Matthew Cobb reviews two evolution books

Speaking of the TLS, in today’s issue Matthew Cobb has a nice review of two new books:

Michael Ruse and Joseph Travis, editors
The first four billion years
1,008pp. Harvard University Press. Paperback, £25.95 (US $39.95).
978 0 6740 3175 3

Jonathan Silvertown, editor
99% APE
How evolution adds up
224pp. Natural History Museum. Paperback, £14.99.
978 0 5650 9231 3


  1. Matthew Cobb
    Posted December 2, 2009 at 9:07 am | Permalink

    You knew before I did!

  2. Posted December 2, 2009 at 10:02 am | Permalink

    That’s a lot better than the last we heard from TLS/Nagel.

    Glen Davidson

  3. newenglandbob
    Posted December 2, 2009 at 10:29 am | Permalink

    The impression I get from the review of the two books is that I probably would not want to read either book, at least not without Matthew Cobb’s review as a guidepost.

    Did I read the review too quickly or is my impression correct?

  4. Posted December 5, 2009 at 3:21 pm | Permalink

    RE: Revisiting Darwin’s “tree of life” sketch-hypothesis!?

    In his review, Matthew Cobb’s opening remark: “Charles Darwin’s On the Origin of Species contains only one illustration, and a rather dull one at that – a simple image of the tree-like branching relations between hypothetical species, with the present at the top (not all branches reach the top), and common ancestors deep in the past. In fact, the drawing does not look much like a tree – it is more like some kind of spindly weed. Although it might not seem impressive, this figure was a revolutionary way of representing life, summing up Darwin’s central idea of evolution by natural selection. This image was not the first that Darwin chose to represent his hypothesis. Shortly after his return from the voyage of the Beagle, Darwin drew a coral-like diagram and wrote “I think” alongside it. In his notebooks he later mused that “The tree of life should perhaps be called the coral of life”. Over the decades, however, the “tree” image and terminology gradually predominated.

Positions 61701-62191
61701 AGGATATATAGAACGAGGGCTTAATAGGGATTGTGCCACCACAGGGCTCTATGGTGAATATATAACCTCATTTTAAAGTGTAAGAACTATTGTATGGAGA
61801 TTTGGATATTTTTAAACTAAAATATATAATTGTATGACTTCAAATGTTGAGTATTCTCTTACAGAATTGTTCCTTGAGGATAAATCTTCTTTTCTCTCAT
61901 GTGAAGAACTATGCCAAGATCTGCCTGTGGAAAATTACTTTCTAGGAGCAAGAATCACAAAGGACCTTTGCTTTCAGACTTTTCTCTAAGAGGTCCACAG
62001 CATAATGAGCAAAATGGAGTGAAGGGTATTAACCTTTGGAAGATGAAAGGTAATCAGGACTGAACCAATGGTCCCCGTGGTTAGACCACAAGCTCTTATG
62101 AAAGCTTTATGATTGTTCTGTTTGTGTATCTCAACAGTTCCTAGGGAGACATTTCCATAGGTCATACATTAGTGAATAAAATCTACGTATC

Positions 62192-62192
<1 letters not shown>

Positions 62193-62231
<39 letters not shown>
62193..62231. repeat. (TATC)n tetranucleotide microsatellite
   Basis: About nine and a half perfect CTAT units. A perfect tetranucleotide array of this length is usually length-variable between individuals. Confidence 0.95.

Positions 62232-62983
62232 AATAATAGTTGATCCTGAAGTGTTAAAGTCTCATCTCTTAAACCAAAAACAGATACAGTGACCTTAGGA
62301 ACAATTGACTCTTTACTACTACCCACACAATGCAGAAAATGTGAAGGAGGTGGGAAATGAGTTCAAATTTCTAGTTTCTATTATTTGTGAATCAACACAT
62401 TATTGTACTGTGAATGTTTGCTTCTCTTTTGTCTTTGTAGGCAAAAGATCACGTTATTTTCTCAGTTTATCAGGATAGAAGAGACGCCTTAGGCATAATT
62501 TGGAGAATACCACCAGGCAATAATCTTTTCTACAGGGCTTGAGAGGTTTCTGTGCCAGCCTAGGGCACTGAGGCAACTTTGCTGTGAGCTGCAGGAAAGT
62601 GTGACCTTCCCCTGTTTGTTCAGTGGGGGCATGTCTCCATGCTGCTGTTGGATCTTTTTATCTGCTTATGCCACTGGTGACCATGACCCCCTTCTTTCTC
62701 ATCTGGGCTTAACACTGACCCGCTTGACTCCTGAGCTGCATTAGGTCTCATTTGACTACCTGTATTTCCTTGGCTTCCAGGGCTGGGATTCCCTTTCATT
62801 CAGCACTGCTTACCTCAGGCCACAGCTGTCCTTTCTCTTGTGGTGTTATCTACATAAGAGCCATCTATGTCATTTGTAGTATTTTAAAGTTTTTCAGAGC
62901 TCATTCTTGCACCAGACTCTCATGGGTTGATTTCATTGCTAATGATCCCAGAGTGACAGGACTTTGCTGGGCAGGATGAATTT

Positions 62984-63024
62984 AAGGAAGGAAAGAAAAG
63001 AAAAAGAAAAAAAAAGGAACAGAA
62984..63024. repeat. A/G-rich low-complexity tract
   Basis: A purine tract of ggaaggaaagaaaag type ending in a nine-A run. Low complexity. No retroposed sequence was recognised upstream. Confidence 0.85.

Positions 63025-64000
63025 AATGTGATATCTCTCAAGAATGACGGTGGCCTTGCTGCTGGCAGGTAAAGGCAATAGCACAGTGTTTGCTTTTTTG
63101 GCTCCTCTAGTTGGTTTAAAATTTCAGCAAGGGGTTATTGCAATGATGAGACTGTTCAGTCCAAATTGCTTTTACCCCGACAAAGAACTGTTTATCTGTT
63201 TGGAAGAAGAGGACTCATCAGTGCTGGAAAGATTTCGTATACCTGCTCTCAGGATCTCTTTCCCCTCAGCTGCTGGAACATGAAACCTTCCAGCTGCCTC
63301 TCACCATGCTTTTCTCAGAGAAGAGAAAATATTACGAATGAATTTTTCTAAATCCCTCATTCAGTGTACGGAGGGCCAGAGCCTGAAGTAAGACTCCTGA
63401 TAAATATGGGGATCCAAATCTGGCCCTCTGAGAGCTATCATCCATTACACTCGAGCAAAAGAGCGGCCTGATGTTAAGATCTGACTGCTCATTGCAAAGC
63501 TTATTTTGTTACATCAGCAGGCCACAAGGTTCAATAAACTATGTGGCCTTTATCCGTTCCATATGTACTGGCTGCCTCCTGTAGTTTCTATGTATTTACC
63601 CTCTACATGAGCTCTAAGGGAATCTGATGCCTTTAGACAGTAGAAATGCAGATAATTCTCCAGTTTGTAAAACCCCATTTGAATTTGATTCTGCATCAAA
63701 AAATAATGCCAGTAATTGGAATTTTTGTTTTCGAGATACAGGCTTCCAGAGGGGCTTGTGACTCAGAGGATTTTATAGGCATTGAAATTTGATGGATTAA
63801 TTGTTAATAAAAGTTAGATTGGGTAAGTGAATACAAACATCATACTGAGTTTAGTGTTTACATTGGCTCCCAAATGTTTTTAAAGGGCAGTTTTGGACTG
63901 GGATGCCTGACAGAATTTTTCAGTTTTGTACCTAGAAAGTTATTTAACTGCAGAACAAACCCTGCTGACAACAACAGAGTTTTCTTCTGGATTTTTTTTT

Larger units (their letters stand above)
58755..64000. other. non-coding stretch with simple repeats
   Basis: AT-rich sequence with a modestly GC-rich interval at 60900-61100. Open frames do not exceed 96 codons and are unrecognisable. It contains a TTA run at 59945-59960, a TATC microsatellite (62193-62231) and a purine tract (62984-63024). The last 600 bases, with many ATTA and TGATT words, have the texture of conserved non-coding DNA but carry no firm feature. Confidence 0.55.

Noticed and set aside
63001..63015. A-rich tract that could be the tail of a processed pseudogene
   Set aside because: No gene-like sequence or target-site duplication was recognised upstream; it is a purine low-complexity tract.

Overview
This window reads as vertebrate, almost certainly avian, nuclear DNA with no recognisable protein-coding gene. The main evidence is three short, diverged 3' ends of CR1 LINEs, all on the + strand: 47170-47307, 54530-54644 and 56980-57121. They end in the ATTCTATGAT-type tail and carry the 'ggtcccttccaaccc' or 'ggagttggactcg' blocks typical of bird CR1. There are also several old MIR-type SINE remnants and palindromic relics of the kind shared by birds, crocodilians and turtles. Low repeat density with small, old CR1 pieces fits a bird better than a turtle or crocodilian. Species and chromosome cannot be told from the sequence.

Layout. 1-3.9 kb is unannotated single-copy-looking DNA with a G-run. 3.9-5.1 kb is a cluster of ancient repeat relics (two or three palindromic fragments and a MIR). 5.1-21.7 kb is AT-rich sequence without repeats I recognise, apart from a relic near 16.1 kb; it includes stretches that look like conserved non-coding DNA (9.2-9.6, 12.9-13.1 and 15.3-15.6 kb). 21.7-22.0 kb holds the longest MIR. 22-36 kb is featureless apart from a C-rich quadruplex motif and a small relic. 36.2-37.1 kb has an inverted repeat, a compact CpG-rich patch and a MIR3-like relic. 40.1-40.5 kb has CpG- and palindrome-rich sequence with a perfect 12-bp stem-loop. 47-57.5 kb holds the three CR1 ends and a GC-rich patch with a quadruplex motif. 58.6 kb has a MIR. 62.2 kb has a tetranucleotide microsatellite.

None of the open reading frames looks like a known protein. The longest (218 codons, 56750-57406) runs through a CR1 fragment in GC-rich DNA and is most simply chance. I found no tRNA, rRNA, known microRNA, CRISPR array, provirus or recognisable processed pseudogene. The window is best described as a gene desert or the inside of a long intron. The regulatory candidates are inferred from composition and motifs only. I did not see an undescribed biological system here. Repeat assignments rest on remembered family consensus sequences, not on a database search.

On the contrary (once considered seminal as Cobb describes above), the “tree of life” diagram that Darwin sketched in his notebook in July 1837, may have been modeled on “a very similar angular branching diagram constructed by Martin Barry, which that naturalist labeled “The Tree of Animal Development.” Barry’s diagram (reproduced here) was meant to illustrate Karl Ernst von Baer’s theory of relationships among animal archetypes; it appeared in a journal that Darwin read a short time before he sketched his July diagram.” — As Robert J. Richards (a historian of science and medicine at the University of Chicago) faithfully (to the history of science and Darwinism) recently revisited and pointed out in American Scientist (link above).

    Furthermore, Cobb assesses that “We now know that the species on our planet split, evolved and died out in only one sequence – there is only one true tree (or coral) of life. But what was that sequence? Given the number of species that have lived on the Earth over the past 4 billion years, there are more ways of arranging those species in an evolutionary diagram than there are atoms in the Universe.